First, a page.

Class of 2004 quarterbacks clash as Steelers face Giants

Fri Nov 2, 2012 2:41pm EDT

Pittsburgh Steelers quarterback Ben Roethlisberger passes against the New York Jets in the first quarter of their NFL football game in Pittsburgh, Pennsylvania, September 16, 2012. REUTERS/Jason Cohn

Pittsburgh Steelers quarterback Ben Roethlisberger passes against the New York Jets in the first quarter of their NFL football game in Pittsburgh, Pennsylvania, September 16, 2012.

Credit: Reuters/Jason Cohn

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(Reuters) - The New York Giants are playing like defending Super Bowl champions, making a real bid for repeat success but on Sunday they come up against a Pittsburgh Steelers team that also knows about going all the way.

The clash of two of the league's traditional teams at Metlife Stadium should be another fascinating test of the Giants' mettle, after their thrilling win at divisional rivals Dallas last week. It has been given extra piquancy by the contrast between the two quarterbacks who are both from the same draft class.

Eli Manning and Ben Roethlisberger, in their ninth year in the league, both have two Super Bowl rings to their name and while they are vastly different quarterbacks in style they have long drawn comparison after the Giants opted for Manning in the 2004 draft.

New York traded up for Manning who had been taken as first pick overall by the San Diego Chargers while Roethlisberger was taken by Pittsburgh as the 11th pick in the first round.

At times, during some of Manning's more fragile spells, there were those who felt the Giants should have drafted Roethlisberger.

But after engineering two memorable Super Bowl wins for the Giants and becoming the league's specialist at fourth-quarter comebacks, there are not many among the Giants' faithful still with that opinion.

Roethlisberger was clearly a little irked to have been overlooked, however, and while his robust style has brought three Super Bowl appearances, he concedes he was once motivated by a desire to out-do Manning.

"Early on for me, it was more wanting to better than him," Roethlisberger said on a conference call this week.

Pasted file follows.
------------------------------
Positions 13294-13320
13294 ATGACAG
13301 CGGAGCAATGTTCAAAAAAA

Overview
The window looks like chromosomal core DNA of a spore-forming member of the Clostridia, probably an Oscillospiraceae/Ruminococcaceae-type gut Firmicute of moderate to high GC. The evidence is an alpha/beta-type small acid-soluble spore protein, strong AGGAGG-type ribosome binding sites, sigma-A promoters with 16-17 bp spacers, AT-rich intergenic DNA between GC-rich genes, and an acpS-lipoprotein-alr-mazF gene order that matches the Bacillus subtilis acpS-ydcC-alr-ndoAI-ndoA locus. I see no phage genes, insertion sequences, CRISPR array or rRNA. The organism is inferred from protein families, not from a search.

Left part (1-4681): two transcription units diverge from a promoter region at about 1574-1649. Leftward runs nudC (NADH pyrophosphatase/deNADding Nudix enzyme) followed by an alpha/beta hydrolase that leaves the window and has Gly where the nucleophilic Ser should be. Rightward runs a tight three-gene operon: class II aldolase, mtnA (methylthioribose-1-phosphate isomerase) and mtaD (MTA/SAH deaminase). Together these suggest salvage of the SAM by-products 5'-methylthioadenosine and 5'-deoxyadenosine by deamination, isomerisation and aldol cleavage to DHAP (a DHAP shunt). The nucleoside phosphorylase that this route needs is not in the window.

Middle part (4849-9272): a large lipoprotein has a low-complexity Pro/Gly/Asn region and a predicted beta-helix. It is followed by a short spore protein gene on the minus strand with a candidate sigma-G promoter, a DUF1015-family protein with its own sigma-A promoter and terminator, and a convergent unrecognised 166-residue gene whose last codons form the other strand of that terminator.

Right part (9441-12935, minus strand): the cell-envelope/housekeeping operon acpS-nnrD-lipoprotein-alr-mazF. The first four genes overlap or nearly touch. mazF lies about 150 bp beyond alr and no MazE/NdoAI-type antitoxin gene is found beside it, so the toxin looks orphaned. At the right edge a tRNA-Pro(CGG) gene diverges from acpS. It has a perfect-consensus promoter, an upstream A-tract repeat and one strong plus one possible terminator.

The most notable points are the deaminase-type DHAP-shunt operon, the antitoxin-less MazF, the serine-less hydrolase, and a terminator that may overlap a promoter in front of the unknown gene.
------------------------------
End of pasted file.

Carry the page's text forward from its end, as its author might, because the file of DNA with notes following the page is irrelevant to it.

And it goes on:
"I don't want to say animosity but he was the number one pick and I think that as a guy that's not picked number one, when someone is picked ahead of you, you want to beat that guy out," he said.

That feeling has mellowed with time and with Roethlisberger's own success.

"As I've gotten older, it's more neat to see his success because I think it just adds to the legacy of our draft class.

"All four quarterback (from that year) with Matt Schaub and Philip Rivers, myself and Eli, that were drafted I hope we play well enough that one day they talk about us as maybe the best quarterback draft class of all-time," he said.

Manning is considered the better passer of the pair while Roethlisberger is a better runner with the ball and can extend plays by coming out of the pocket.

The Giants (6-2) and their offense come up against the Steelers' top-rated pass defense, which has allowed a mere 182.6 passing yards a game.

The Steelers (4-3), though, will be without safety Troy Polamalu with a calf injury for a fourth consecutive game.

Also on Sunday, the league's only unbeaten team, the Atlanta Falcons (7-0) host the Dallas Cowboys (3-4), who are looking to bounce back from their agonizing 29-24 loss to the Giants.

Monday night's game features the Philadelphia Eagles and quarterback Michael Vick at the New Orleans Saints.

Vick's role as a starter has been brought into question but he will draw confidence from the fact that the Saints are ranked last in the NFL in overall defense.

Two exciting rookie quarterbacks could face off in Indianapolis where Andrew Luck and the Colts face the Miami Dolphins.

Dolphins quarterback Ryan Tannehill, who has had a very promising season so far, is hoping to shrug off a knee injury picked up in last week's win at the New York Jets.

(Editing by Gene Cherry)

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